Computer Vision

5024 makes heavy use of computer vision in our software. Cameras are great sensors for interacting with the physical world. This document is an overview of how we handle computer vision in Lib5K. At 5024, all of our vision processing happens off-board on co-processors such as raspberry pis, laptops, and primarily LimeLight products.

LimeLight client code

In Lib5K, interacting with a limelight can be done through the LimeLight1 and LimeLight2 classes for the LimeLight version 1 and version 2/2+ respectively. The BaseLimeLight class contains all common code between the two. These classes follow the LimeLight API spec.

Vision targets

All vision targets extend the Contour base class. When interacting with vision targets in code, we generally do math on their bounding boxes. In Lib5K, the AxisAlignedBoundingBox class is used to represent these boxes. Bounding boxes use their own coordinate system, that is not the same as the robot coordinate system. All coordinates are expressed between -1 and 1, where (-1, 1) is the top left corner of the image frame, and (1, -1) is the bottom right corner. This means that (0, 0) is the exact centre of the image frame.

Since these coordinates will refer to different real-world positions based on the type of camera lense & amount of distortion of the camera, we provide another vision target class (this is what the LimeLights return). The HyperbolicAxisAlignedBoundingBox is a non-euclidean AxisAlignedBoundingBox that is represented in hyperbolic space. In simple terms, you can imagine drawing a rectangle on the surface of a sphere, then looking at it from inside the sphere at the center. This rectangle will have the following properties:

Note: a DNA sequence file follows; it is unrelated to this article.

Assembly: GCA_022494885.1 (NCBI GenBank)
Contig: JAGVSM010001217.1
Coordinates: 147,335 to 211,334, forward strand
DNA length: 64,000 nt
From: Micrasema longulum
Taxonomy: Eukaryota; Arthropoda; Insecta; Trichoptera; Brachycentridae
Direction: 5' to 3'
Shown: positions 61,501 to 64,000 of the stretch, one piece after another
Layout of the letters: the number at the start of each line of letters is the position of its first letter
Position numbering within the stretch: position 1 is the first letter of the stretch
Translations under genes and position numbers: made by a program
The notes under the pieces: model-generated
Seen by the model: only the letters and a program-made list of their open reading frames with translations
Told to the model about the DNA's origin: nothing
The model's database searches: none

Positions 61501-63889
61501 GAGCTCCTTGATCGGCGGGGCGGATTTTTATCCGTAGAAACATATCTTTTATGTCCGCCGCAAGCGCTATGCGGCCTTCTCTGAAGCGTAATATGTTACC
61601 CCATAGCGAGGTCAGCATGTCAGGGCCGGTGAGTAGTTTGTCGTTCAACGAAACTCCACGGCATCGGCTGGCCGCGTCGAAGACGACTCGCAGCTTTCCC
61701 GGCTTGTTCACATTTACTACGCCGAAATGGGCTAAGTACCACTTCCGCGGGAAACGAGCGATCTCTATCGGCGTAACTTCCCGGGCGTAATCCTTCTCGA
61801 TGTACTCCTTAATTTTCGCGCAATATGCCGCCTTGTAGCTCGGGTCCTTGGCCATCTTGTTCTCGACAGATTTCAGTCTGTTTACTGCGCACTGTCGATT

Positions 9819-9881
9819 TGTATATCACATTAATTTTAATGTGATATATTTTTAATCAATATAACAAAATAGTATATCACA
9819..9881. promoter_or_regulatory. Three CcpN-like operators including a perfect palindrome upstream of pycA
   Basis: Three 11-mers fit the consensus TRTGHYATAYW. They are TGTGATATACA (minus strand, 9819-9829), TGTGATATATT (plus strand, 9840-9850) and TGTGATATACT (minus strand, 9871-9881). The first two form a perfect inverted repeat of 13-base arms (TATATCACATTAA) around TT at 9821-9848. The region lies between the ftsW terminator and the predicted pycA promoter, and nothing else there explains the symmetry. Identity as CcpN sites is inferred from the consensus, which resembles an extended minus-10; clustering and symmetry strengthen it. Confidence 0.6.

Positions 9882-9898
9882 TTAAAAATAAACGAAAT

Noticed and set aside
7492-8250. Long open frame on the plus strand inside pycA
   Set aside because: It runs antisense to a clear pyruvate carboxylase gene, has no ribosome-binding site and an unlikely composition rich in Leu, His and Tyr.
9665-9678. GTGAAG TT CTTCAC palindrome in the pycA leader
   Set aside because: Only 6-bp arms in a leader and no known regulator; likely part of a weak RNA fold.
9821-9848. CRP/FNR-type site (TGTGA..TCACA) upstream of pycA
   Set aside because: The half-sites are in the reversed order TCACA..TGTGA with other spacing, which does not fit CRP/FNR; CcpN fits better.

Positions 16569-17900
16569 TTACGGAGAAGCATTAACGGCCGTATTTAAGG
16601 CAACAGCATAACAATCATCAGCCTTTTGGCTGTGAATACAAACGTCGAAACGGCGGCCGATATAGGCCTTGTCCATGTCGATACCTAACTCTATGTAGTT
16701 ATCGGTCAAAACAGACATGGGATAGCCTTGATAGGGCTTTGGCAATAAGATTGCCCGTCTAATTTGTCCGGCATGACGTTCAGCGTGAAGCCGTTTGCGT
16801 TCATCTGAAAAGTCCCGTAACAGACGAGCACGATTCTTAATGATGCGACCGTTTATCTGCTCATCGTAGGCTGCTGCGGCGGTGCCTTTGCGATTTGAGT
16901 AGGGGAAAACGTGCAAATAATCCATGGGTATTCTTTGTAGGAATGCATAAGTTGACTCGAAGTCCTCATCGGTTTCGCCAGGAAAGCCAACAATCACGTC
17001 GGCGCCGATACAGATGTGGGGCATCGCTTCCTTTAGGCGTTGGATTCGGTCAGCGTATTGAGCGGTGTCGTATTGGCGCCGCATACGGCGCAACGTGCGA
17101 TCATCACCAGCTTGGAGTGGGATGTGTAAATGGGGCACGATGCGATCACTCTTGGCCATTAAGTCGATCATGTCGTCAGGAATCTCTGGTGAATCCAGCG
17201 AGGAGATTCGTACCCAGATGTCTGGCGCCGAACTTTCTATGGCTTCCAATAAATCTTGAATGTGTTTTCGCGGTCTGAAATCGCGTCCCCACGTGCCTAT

• An X angle relative to where you are facing
  • A Y angle relative to where you are facing
  • An angle for each edge, relative to where you are facing

The reason we represent vision targets in hyperbolic space is to make using them much easier. Let's say you needed to write some code that rotates a robot to face the center of the nearest vision target. All you would need to do is feed the target's X angle into a PID controller, and the output of the controller into the drivetrain. If you wanted to rotate to an edge of the target, just use the angle of that edge instead. Here is a short pseudo-code example:

// Camera and drivetrain
LimeLight2 limelight;
DualPIDTankDriveTrain drivetrain;

// Configure the camera

// Always face the nearest target
while (true) {
    if (limelight.hasTarget()) {

        // Feed the target X angle into the drivetrain
        drivetrain.setGoalHeading(limelight.getXRotation(), Rotation2d.fromDrgrees(5.0));